Wednesday, September 23, 2009

Trust Issues

As soon as each of my children turned 18, their father began pressuring them to sign trust documents drawn up by his father (a lawyer), but I told them not to sign anything I couldn't have another attorney look at (they were not given copies of these documents). Late in April of 2005, two trust documents like the one shown here (one for each of my children who were over 18 at the time, the younger of whom had only just turned 18) suddenly turned up in our mail. These documents were sent to me by my former father-in-law (the attorney who drew them up) along with a handwritten letter from him telling us why the children should sign them.

Sure enough, the next time the kids had visitation with their dad, he insisted that they go straight over to "the office" [it was never clear to us whether he meant his own office or his father's for this] and immediately sign these documents. I'd already shown my kids the documents, though, and I'd pointed out to them that if they signed them, they'd be signing away their rights to whatever was in "Schedule A"--and "Schedule A" was missing, so anything could be added and they should not sign the documents. They understood this, but when they tried to explain to their father why they couldn't sign anything like this, they said he became very angry and told them he wouldn't pay either of their college tuition bills for the coming semester that would be coming due in about a month. This upset and frightened the kids, both because they were worried about their tuition and also because they were upset about being threatened like that, but they continued to refuse to sign anything, told their dad why they couldn't, and then came home early from their visitation because they said when they refused to sign, their dad got "scary". I pulled out my copy of our divorce decree and showed them where it clearly stated that their dad had to pay for their college tuition and repeated to them that they should not sign an incomplete document that took away their rights.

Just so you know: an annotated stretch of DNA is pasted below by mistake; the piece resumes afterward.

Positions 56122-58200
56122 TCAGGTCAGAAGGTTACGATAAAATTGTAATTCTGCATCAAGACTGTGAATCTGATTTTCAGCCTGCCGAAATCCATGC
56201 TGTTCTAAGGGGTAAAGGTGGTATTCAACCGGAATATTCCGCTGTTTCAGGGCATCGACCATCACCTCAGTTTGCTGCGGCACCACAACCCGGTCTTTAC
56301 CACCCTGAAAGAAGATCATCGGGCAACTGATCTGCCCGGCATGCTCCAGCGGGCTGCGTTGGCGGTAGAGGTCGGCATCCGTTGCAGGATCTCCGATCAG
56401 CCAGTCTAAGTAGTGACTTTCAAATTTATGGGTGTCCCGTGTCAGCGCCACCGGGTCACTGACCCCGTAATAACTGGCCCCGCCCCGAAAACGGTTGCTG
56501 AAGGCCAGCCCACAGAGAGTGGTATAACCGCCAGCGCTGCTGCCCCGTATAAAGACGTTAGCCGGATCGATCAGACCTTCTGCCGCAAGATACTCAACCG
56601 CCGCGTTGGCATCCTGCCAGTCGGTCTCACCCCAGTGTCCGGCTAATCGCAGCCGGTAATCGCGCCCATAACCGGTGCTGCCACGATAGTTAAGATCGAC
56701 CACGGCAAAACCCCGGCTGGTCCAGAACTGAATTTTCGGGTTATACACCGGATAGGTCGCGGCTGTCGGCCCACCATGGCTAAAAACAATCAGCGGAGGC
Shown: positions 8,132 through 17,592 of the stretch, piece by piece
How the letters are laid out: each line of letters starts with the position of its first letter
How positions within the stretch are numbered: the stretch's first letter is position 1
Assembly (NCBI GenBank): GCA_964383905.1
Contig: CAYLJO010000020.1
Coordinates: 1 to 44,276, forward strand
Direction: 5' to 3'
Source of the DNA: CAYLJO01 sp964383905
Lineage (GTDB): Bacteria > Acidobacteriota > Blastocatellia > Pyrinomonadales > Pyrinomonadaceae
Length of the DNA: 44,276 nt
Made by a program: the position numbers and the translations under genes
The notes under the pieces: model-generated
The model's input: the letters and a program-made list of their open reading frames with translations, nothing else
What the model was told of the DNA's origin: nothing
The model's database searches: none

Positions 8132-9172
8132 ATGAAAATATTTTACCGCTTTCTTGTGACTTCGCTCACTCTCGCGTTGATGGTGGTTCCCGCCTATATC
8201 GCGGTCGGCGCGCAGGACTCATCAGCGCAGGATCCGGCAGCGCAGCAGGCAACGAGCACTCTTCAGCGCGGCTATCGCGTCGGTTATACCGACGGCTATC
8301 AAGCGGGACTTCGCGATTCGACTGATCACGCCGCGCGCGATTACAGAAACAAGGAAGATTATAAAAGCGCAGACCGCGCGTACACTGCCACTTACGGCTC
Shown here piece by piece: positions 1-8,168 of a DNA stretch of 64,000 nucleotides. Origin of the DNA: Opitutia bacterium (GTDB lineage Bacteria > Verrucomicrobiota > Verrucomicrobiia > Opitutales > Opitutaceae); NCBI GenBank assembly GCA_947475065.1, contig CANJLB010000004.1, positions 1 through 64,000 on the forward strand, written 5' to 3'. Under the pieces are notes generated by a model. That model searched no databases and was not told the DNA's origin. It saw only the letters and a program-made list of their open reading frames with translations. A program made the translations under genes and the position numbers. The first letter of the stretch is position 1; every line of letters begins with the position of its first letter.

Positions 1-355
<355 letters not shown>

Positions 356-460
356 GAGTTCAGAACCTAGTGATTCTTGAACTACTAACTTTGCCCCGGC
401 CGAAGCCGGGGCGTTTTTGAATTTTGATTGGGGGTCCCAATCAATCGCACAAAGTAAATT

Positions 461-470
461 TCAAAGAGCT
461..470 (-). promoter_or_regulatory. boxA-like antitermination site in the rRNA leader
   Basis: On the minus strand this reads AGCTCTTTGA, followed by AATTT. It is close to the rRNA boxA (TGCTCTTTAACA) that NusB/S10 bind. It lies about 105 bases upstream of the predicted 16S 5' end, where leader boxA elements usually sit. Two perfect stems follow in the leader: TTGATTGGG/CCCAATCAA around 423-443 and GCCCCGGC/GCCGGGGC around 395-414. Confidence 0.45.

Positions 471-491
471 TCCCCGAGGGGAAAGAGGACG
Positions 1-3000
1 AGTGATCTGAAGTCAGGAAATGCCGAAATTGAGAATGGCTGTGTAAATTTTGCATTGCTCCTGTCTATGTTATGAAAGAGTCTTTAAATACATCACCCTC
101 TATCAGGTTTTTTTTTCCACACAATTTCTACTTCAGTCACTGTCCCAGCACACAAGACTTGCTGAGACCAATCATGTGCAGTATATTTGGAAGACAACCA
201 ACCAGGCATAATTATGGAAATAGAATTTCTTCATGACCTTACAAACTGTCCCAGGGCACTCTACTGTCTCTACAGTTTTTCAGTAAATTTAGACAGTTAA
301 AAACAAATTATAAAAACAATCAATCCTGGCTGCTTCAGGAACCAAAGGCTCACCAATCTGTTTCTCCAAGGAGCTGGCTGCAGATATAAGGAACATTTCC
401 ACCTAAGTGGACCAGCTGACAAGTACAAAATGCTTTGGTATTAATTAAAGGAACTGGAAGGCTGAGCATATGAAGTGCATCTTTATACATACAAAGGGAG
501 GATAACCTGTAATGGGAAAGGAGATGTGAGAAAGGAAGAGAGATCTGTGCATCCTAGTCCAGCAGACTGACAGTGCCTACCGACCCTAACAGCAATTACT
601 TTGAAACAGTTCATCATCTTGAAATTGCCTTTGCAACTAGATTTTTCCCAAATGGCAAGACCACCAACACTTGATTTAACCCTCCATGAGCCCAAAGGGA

The next time the children went to their dad's for visitation, the eldest almost immediately came back home in tears saying their dad was still insisting they sign the trust documents or he wouldn't pay for the rest of their college, that the two of them had continued to refuse to sign anything and why, and that things had gotten "too weird" for them to feel comfortable about staying at their dad's. After the visitation ended, the other over-18-year-old came home with two more trust documents (one for each child) that were identical to the ones mailed to us except that their grandfather had handwritten in "Schedule A" and the amount of their upcoming tuition bills on each document; it is one of these same documents that is posted here for your inspection. I repeated to the kids that they should not sign the documents because they would be giving up all of their assets to their father and that this should have nothing to do with their tuition payments, which were a separate issue. They said they understood this completely and that they had no intentions of signing any such document, but they also both said they were afraid of going back over to their dad's.